Biodiversity Studies

In recent years, global threats to species biodiversity have become increasingly apparent in tandem with habitat destruction driven by human encroachments through settlements, agriculture and extractive industries, as well as disturbances to the natural stability of ecosystems linked to accelerating global climate change.  Therefore, all forms of relevant data must be called upon to thoroughly document and centrally archive the enormous breath of morphological variability exhibited by extant species whose unique habitats are threatened with imminent collapse.  Unique morphologies precisely mirror adaptive fits to a wide range of environmental niches, and these data must be readily accessible to global investigators if such knowledge is to be effectively mined in the pursuit of solutions addressing biodiversity loss.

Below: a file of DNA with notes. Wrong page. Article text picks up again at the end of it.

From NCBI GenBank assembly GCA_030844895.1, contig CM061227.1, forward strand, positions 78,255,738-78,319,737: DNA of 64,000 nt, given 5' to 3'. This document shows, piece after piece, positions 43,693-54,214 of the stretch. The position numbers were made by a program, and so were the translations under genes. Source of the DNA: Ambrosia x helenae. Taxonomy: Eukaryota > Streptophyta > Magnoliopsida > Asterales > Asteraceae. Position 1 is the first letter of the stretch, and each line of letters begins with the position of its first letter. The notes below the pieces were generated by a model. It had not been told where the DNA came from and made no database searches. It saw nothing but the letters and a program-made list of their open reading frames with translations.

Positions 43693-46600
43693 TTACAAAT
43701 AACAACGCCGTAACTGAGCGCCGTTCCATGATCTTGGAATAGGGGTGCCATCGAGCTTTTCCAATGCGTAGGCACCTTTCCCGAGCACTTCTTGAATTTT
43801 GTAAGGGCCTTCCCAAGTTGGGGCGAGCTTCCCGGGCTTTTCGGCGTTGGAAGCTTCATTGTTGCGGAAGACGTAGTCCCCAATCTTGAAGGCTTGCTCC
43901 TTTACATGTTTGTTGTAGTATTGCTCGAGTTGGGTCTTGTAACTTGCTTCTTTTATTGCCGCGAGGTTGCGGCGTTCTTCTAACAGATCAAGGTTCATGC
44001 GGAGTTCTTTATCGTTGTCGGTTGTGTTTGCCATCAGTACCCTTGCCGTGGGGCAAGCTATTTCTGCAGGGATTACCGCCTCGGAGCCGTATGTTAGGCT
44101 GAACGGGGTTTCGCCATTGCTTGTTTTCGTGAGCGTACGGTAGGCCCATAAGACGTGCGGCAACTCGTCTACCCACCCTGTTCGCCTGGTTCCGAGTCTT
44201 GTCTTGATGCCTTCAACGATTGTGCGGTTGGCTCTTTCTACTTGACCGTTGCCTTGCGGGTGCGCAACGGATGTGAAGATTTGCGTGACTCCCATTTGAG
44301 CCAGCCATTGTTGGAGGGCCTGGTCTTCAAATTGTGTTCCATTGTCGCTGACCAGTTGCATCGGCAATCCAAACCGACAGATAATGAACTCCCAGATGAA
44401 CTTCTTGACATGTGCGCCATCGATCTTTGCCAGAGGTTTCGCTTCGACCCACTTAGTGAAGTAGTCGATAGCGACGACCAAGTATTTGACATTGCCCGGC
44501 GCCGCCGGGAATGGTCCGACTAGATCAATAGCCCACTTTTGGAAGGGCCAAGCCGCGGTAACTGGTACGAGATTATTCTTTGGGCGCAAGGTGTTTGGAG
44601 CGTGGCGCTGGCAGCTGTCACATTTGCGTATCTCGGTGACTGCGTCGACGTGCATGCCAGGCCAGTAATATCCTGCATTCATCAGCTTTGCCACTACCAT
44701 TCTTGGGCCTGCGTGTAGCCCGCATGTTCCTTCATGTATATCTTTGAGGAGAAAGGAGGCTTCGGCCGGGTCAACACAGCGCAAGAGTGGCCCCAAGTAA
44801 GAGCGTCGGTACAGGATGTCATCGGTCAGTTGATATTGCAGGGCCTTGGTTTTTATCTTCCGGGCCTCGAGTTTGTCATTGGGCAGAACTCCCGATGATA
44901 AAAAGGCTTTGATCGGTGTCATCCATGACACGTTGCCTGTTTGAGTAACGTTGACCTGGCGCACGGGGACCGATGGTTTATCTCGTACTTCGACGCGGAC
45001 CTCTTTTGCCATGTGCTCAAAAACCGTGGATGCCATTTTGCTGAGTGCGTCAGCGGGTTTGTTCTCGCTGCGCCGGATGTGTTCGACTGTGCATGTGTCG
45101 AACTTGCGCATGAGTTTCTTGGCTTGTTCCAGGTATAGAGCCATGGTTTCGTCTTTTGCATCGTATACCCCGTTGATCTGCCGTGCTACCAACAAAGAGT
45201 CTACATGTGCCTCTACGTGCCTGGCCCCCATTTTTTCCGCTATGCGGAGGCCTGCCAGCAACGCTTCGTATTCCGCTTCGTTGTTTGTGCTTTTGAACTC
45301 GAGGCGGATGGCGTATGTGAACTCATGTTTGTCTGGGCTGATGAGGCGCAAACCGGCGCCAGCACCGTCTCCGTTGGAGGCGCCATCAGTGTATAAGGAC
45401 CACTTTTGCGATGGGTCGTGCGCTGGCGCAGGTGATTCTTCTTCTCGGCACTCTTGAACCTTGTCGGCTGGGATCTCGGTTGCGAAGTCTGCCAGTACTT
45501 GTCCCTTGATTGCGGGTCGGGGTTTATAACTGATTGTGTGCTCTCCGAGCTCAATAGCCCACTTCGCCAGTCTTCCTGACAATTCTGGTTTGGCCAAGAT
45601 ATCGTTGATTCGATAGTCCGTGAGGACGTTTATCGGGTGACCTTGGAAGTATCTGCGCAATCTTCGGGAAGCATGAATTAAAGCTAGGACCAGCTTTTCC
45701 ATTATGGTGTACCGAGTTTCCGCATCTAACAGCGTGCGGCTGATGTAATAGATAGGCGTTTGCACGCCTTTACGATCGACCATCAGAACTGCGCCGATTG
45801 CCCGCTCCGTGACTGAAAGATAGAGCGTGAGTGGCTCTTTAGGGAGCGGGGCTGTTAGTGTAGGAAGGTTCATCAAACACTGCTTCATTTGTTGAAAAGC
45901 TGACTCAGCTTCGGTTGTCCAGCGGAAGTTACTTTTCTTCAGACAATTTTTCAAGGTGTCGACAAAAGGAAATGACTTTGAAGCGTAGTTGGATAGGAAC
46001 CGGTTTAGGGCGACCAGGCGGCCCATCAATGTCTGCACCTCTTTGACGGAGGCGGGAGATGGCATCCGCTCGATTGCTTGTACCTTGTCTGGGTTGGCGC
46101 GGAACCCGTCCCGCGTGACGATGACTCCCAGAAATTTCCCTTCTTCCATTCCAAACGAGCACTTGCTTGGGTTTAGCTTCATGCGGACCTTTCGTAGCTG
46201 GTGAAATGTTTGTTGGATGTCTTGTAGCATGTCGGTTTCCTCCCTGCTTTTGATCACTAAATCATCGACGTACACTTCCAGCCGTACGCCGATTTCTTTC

Current IGHHP biodiversity studies include on-going investigation of the reproductive tact of the bowhead whale (Balaena mysticetus) in Arctic Alaska. This has entailed a morphological examination of the ovaries of immature and mature whales, including the structure of the ovaries in the various stages of the estrous cycle in order to better understand the population pressures that this species can withstand through aboriginal hunts, as well as emerging threats to the fragile ocean habitat of the bowhead whale with the advent of commercial extractive industries, such as petroleum prospecting.

George JC, Follmann E, Zeh J, Sousa M, Tarpley R, Suydam R, Horstmann-Dehn L. 2011. A new way to estimate the age of bowhead whales (Balaena mysticetus) using ovarian corpora counts. Can J Zool 89:840-852.

Tarpley RJ, Hillmann DJ, George JC, Zeh JE, Suydam RA. 2016. Morphometric correlates of the ovary and ovulatory corpora in the bowhead whale, Balaena mysticetus. Anat Rec 299(6):769-97.